Tom: Today you’re giving us an update on the state of Black entrepreneurship.

Mellody: I decided that a good way to close out Black History Month would be to look at the future, and what better way to do that than highlighting those in our community that are striking out on their own to start new, innovative products and services? And it isn’t just the future of our community, Tom.

As the country becomes increasingly Black and Brown, minority entrepreneurs and businesses are becoming a larger, more important share of the economy as well. However, a recent survey tells us there are some obstacles to growth which need to be addressed so that Black business can achieve its full entrepreneurial potential.

Tom: What role do Black entrepreneurs and business currently play?

 Mellody: We have talked a bit about this before. Right now, the growth in the number of minority owned businesses – those started by people of color and those started by African-Americans alike – has far surpassed the national rate of business starts. In the wake of the great recession, people of color have played an outsized role in new business creation.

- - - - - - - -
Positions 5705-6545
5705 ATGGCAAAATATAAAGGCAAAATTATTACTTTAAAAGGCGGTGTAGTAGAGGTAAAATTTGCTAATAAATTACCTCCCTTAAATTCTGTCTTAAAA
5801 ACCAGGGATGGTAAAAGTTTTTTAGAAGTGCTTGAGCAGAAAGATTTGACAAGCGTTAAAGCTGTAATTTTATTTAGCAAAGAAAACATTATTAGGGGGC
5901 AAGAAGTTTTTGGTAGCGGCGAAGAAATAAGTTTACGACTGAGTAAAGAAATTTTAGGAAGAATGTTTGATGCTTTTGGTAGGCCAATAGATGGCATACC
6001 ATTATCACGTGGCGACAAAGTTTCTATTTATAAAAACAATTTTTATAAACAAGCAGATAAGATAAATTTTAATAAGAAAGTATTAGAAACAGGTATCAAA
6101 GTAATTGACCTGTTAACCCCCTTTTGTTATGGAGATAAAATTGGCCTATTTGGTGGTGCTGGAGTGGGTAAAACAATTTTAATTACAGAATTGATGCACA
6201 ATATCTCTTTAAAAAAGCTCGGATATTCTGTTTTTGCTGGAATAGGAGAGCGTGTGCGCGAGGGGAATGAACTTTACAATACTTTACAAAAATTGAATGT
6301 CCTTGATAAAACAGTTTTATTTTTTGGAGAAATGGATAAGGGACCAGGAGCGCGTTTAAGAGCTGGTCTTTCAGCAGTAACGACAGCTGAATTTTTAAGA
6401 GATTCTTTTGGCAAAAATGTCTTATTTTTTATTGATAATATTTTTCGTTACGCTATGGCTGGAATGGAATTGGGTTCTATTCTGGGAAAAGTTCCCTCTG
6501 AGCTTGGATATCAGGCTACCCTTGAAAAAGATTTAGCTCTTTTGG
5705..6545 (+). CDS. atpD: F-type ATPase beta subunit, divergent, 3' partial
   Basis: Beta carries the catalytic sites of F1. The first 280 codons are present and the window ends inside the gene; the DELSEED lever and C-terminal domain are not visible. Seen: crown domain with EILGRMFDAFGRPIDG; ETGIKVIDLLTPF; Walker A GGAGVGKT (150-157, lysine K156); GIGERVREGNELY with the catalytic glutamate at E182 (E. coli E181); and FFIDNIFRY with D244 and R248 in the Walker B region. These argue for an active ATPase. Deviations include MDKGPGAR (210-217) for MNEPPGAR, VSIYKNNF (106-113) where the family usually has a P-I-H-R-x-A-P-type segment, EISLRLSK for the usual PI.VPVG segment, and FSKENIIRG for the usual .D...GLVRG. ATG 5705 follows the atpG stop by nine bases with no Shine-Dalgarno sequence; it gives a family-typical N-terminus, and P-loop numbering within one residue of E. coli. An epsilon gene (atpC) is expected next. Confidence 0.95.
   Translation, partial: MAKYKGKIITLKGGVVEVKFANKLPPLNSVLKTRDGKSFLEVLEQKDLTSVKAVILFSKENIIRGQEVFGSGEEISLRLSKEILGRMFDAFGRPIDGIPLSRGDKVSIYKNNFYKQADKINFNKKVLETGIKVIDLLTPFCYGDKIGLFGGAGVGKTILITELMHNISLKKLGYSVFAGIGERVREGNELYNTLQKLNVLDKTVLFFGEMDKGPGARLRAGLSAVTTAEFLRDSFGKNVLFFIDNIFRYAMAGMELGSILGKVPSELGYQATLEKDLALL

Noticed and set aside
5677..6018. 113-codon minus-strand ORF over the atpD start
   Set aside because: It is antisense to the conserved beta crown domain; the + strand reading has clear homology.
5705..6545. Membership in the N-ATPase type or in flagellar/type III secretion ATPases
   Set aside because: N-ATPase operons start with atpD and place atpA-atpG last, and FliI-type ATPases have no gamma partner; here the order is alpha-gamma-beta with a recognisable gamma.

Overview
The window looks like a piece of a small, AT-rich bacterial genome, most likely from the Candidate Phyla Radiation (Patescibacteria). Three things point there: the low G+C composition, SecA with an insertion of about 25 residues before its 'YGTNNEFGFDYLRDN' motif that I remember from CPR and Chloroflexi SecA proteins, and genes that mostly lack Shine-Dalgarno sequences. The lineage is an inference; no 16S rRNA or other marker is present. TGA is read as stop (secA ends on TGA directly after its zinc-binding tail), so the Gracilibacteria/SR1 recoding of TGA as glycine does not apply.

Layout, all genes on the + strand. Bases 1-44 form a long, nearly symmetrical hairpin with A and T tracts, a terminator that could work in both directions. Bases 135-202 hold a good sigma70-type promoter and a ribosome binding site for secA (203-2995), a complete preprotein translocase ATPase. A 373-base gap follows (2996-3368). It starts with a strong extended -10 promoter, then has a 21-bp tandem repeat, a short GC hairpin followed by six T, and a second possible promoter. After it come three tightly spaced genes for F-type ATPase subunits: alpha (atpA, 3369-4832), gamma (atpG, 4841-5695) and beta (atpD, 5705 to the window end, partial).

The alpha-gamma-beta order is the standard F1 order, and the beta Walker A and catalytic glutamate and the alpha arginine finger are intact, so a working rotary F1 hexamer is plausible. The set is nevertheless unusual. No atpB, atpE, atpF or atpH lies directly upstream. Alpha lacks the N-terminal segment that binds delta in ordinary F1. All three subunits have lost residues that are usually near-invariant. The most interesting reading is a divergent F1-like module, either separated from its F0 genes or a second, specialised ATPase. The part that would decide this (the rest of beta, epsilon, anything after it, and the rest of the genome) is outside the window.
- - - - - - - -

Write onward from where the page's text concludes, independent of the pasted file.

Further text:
The economic impact of MBES is substantial, with $400 billion in output each year — or over $1 billion per day — 2.2 million jobs, $138 billion in salaries and $49 billion in tax revenue. Black entrepreneurs have been on the forefront of the urban revitalization that we have seen take place from Brooklyn to Oakland. And all of these new businesses are responsible for a significant amount of hiring in these cities as well. Put simply, Black-owned businesses are growing and are poised to continue to play a key role in future economic growth in the U.S.

Listen to the full interview here.

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